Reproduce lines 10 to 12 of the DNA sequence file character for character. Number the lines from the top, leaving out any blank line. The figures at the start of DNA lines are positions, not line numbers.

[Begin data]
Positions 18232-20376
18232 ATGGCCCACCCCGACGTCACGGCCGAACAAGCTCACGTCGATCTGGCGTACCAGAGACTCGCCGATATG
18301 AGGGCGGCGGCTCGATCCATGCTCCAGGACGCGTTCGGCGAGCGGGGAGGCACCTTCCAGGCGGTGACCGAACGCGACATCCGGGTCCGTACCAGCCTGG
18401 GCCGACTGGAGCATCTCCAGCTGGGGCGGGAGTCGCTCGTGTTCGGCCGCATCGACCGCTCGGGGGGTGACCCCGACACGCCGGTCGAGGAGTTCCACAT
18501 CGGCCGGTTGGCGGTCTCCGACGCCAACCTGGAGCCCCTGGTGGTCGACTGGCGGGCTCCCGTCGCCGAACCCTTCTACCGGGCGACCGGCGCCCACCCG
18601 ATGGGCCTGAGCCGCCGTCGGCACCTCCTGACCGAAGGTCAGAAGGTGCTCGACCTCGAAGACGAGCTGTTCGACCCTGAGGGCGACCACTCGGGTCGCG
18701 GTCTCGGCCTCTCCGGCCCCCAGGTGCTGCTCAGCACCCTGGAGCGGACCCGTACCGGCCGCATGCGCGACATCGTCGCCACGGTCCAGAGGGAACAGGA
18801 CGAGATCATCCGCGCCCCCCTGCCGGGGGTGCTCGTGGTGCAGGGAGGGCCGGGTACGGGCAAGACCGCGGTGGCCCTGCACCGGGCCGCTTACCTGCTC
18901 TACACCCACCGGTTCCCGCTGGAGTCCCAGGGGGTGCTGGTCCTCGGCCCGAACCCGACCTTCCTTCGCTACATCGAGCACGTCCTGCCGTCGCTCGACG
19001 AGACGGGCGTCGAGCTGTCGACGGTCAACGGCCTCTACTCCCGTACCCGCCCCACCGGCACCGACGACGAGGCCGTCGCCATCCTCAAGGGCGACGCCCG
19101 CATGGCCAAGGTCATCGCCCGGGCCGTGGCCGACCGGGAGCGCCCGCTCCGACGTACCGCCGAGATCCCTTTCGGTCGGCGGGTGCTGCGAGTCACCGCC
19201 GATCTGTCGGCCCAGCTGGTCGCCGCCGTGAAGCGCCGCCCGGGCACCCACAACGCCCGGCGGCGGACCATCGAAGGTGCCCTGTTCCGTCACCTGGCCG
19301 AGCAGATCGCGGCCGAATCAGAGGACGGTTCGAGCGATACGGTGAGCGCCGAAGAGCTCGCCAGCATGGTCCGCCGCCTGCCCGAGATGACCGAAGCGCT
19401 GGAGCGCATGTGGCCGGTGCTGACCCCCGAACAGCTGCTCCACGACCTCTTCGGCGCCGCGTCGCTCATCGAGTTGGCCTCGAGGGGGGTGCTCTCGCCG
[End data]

19001 AGACGGGCGTCGAGCTGTCGACGGTCAACGGCCTCTACTCCCGTACCCGCCCCACCGGCACCGACGACGAGGCCGTCGCCATCCTCAAGGGCGACGCCCG
19101 CATGGCCAAGGTCATCGCCCGGGCCGTGGCCGACCGGGAGCGCCCGCTCCGACGTACCGCCGAGATCCCTTTCGGTCGGCGGGTGCTGCGAGTCACCGCC
19201 GATCTGTCGGCCCAGCTGGTCGCCGCCGTGAAGCGCCGCCCGGGCACCCACAACGCCCGGCGGCGGACCATCGAAGGTGCCCTGTTCCGTCACCTGGCCG